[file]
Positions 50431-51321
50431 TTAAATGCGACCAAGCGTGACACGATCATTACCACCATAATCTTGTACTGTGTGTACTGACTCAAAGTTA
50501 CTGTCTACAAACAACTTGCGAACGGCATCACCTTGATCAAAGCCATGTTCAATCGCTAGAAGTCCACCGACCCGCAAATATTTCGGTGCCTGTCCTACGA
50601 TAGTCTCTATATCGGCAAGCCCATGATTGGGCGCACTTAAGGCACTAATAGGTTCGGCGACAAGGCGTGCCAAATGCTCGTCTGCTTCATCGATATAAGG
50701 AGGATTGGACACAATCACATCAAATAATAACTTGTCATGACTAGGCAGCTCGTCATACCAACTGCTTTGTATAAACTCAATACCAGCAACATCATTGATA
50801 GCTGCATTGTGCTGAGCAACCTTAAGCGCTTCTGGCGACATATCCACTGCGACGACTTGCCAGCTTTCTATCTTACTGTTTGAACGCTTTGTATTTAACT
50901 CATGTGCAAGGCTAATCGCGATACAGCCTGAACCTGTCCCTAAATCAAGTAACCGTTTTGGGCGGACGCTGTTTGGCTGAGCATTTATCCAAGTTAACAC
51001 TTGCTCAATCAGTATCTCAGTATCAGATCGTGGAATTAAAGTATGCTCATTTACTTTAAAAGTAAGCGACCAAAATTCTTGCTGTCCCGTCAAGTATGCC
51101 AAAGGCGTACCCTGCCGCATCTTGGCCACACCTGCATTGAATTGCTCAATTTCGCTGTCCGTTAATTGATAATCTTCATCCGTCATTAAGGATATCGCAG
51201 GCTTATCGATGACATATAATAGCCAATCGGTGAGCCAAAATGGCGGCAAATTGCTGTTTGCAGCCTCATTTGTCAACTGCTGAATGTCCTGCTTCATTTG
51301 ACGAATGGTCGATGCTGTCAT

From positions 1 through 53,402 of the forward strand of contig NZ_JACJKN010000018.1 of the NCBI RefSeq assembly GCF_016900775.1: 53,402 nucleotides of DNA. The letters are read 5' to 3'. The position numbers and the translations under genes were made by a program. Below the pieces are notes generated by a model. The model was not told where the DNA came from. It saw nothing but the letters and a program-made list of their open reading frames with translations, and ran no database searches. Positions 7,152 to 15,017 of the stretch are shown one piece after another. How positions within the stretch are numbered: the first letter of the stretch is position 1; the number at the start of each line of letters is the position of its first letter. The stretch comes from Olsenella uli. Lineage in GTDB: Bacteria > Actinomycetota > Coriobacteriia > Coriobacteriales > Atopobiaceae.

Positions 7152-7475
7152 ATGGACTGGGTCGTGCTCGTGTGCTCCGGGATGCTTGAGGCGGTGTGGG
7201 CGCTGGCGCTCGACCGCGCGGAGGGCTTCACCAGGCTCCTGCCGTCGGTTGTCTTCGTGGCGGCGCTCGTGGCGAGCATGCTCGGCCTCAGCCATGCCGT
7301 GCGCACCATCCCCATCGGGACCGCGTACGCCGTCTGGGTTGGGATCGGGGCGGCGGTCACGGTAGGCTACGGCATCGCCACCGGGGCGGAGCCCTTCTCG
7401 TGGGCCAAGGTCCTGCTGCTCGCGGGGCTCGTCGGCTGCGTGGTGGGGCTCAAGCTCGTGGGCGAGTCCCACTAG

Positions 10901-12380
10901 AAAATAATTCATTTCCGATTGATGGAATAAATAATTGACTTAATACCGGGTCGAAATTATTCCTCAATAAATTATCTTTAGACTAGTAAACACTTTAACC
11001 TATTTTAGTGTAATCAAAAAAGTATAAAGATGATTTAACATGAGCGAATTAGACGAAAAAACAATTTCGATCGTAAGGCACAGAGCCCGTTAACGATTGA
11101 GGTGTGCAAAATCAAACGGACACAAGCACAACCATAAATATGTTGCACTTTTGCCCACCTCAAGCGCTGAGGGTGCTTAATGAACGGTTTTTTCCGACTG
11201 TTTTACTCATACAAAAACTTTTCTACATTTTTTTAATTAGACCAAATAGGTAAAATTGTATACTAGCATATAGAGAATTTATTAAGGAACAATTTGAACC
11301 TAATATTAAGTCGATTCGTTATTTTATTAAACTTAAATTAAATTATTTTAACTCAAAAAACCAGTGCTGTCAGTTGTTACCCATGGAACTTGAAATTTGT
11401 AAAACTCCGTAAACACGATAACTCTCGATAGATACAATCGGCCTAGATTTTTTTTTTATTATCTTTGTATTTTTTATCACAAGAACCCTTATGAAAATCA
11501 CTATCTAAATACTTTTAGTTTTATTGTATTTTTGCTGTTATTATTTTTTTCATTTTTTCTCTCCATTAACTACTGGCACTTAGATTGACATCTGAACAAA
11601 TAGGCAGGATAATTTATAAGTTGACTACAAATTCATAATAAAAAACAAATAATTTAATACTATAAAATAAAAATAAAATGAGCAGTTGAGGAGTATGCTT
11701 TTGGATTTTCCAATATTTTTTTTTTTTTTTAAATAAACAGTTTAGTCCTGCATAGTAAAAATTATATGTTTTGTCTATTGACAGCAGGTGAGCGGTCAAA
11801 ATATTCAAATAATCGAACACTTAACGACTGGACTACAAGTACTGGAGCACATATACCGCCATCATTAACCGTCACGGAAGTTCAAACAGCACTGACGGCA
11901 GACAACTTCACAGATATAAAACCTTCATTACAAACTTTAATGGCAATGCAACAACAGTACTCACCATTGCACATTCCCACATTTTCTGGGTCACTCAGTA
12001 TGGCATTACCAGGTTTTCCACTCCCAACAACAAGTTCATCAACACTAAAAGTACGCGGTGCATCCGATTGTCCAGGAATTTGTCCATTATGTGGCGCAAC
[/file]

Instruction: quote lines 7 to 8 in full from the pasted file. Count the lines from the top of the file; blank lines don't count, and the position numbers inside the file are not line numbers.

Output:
50901 CATGTGCAAGGCTAATCGCGATACAGCCTGAACCTGTCCCTAAATCAAGTAACCGTTTTGGGCGGACGCTGTTTGGCTGAGCATTTATCCAAGTTAACAC
51001 TTGCTCAATCAGTATCTCAGTATCAGATCGTGGAATTAAAGTATGCTCATTTACTTTAAAAGTAAGCGACCAAAATTCTTGCTGTCCCGTCAAGTATGCC